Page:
• Images on health websites can lessen comprehension, study finds

    CHAMPAIGN, Ill. - Photos of happy, smiling faces on patient education websites may engage readers, but they also may have a negative impact on older adults' comprehension of vital health information, especially those elderly patients who are the least knowledgeable about their medical condition to begin with, suggests a new study.

  • Scientists aim to put a pox on dog cancer

    CHAMPAIGN, lll. - Researchers report that myxoma - a pox virus that afflicts rabbits but not humans, dogs or any other vertebrates so far studied - infects several different types of canine cancer cells in cell culture while sparing healthy cells. The study adds to the evidence that viruses or modified viruses will emerge as relatively benign cancer treatments to complement or replace standard cancer therapies.

  • Why New York City's ban on super-size sodas makes sense

    A Minute With™... Dr. Margarita Teran-Garcia, a pediatrician and a professor of food science and human nutrition

  • Lax child care regulations affecting children's health, study suggests

    CHAMPAIGN, Ill. - Child care center regulations in most states don't uphold the health standards set by the nation's leading pediatricians' group, missing opportunities to prevent tooth decay and obesity among millions of the nation's young children, suggests a recent study.

  • Scientists target bacterial sharing of antibiotic-resistance genes

    CHAMPAIGN, lll. - The bacterium Streptococcus pneumoniae - which can cause pneumonia, meningitis, bacteremia and sepsis - likes to share its antibiotic-defeating weaponry with its neighbors. Individual cells can pass resistance genes to one another through a process called horizontal gene transfer, or by "transformation," the uptake of DNA from the environment.

  • Agricultural, health education goes global via cellphone animations

    CHAMPAIGN, lll. - They're watching them in Benin, Brazil, Burkina Faso, Ethiopia, India and Niger. They're learning how to stop the spread of dengue, malaria, tuberculosis, cholera and food-related illness. They're learning how to protect their crops from insect damage or post-harvest losses. And they're coming up with new ideas for similar lessons to share with their neighbors or others around the world.

  • Study: Curbing car travel could be as effective as cutting calories

    CHAMPAIGN, Ill. - Those considering how to maintain a healthy weight during holiday festivities, or looking ahead to New Year's resolutions, may want to think twice before reaching for traditional staples like cookies or candy - or the car keys.

  • Strength training improves vascular function in young black men

    CHAMPAIGN, lll. - Six weeks of weight training can significantly improve blood markers of cardiovascular health in young African-American men, researchers report in the Journal of Human Hypertension.

  • New compound overcomes drug-resistant Staph infection in mice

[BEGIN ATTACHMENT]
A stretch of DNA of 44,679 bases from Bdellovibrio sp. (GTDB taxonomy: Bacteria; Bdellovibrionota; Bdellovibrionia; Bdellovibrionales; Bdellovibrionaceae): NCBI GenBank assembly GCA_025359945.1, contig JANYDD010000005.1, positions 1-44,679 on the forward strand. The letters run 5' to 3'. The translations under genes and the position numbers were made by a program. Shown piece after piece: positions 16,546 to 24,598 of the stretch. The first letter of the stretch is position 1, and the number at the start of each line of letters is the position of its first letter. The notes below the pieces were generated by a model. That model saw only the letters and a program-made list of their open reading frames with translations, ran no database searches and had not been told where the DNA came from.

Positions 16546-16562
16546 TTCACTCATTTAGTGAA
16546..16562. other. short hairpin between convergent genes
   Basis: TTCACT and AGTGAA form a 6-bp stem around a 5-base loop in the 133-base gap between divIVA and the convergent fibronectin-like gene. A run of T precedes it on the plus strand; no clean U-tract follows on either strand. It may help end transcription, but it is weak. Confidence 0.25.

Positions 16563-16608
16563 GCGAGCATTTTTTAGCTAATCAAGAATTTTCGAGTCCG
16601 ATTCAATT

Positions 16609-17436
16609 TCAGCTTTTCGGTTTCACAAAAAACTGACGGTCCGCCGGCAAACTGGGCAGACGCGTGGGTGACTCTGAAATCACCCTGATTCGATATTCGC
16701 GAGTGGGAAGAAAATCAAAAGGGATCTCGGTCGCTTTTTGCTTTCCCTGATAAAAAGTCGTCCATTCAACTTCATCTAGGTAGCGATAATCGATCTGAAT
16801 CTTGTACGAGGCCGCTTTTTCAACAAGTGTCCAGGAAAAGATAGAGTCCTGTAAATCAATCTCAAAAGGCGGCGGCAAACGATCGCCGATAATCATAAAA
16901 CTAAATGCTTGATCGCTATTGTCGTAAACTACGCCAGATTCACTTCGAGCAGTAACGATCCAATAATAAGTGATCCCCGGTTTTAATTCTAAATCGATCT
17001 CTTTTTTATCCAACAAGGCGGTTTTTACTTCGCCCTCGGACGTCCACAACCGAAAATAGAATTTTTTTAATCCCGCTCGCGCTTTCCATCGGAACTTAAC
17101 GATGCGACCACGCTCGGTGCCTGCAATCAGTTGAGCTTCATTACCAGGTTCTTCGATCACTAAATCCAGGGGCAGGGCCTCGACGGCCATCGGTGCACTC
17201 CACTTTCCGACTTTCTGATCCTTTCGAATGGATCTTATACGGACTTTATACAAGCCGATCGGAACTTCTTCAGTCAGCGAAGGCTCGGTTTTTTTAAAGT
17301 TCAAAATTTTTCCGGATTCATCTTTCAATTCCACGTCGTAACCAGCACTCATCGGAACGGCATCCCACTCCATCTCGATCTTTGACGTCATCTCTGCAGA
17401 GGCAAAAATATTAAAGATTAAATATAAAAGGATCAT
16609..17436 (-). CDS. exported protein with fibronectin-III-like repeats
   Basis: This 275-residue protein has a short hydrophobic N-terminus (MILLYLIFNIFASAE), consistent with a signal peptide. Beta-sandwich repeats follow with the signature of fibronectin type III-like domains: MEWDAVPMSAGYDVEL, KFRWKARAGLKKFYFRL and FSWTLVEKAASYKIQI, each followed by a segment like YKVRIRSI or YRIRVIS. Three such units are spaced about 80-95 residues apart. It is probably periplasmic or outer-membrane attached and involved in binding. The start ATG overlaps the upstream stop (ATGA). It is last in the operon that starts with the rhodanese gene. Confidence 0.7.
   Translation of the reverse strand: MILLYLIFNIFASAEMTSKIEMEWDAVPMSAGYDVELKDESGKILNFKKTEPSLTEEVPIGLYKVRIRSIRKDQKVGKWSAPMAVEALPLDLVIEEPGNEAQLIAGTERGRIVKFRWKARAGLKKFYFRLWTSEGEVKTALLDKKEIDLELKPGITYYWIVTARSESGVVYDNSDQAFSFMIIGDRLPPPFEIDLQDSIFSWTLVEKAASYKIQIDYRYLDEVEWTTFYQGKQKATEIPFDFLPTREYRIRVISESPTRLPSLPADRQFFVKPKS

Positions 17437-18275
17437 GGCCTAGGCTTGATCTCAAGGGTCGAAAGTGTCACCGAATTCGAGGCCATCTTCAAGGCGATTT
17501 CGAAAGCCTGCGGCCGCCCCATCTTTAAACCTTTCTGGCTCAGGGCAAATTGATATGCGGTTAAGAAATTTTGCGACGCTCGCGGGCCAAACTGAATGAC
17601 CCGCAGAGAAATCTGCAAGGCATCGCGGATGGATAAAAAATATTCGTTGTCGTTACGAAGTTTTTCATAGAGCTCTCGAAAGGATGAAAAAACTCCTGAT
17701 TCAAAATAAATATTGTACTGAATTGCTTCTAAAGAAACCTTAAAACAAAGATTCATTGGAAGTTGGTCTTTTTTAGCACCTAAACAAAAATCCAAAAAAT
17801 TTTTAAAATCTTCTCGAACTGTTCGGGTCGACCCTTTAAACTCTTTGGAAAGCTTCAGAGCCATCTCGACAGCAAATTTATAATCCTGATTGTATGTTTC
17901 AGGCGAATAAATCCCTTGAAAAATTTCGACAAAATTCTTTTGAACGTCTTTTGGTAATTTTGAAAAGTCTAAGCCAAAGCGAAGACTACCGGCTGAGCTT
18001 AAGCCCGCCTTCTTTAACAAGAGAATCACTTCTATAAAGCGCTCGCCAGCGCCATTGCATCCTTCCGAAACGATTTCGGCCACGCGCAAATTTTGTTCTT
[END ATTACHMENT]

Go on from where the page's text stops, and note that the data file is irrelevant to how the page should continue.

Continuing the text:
CHAMPAIGN, lll. - Researchers have discovered a new compound that restores the health of mice infected with methicillin-resistant Staphylococcus aureus (MRSA), an otherwise dangerous bacterial infection. The new compound targets an enzyme not found in human cells but which is essential to bacterial survival.

  • Family thought to play part in reducing stress for young Mexicans, study shows

    CHAMPAIGN, Ill. - Family members may play a unique and influential role in buffering Mexican youth against the negative effects of stress as they transition into adulthood, suggests a new study by an interdisciplinary group of researchers at universities in Mexico and the U.S.

  • Stem-cell approach shows promise for Duchenne muscular dystrophy

    CHAMPAIGN, lll. - Researchers have shown that transplanting stem cells derived from normal mouse blood vessels into the hearts of mice that model the pathology associated with Duchenne muscular dystrophy (DMD) prevents the decrease in heart function associated with DMD.

  • The research is in: Physical activity enhances cognition

    CHAMPAIGN, lll. - Exercise doesn't only strengthen your heart and muscles - it also beefs up your brain. Dozens of studies now show that aerobic exercise can increase the size of critical brain structures and improve cognition in children and older adults.

  • Lipid researcher, 98, reports on the causes of heart disease

    CHAMPAIGN, lll. - A 98-year-old researcher argues that, contrary to decades of clinical assumptions and advice to patients, dietary cholesterol is good for your heart - unless that cholesterol is unnaturally oxidized (by frying foods in reused oil, eating lots of polyunsaturated fats or smoking).

  • Most U.S. infant death rates not likely to fall enough to meet goal

    CHAMPAIGN, Ill. - The infant mortality rate set forth as a national goal in the federal government's Healthy People 2020 initiative is likely to be attained by only one demographic group - highly educated white mothers, the authors of a new study say.

  • Older adults benefit from home-based DVD exercise program

    CHAMPAIGN, lll. — Fitness DVDs are a multimillion-dollar business, and those targeting adults over the age of 55 are a major part of the market. With names like “Boomers on the Move,” “Stronger Seniors” and “Ageless Yoga,” the programs promise much, but few have ever been rigorously tested.

  • A 20-minute bout of yoga stimulates brain function immediately after

    CHAMPAIGN, lll. - Researchers report that a single, 20-minute session of Hatha yoga significantly improved participants' speed and accuracy on tests of working memory and inhibitory control, two measures of brain function associated with the ability to maintain focus and take in, retain and use new information. Participants performed significantly better immediately after the yoga practice than after moderate to vigorous aerobic exercise for the same amount of time.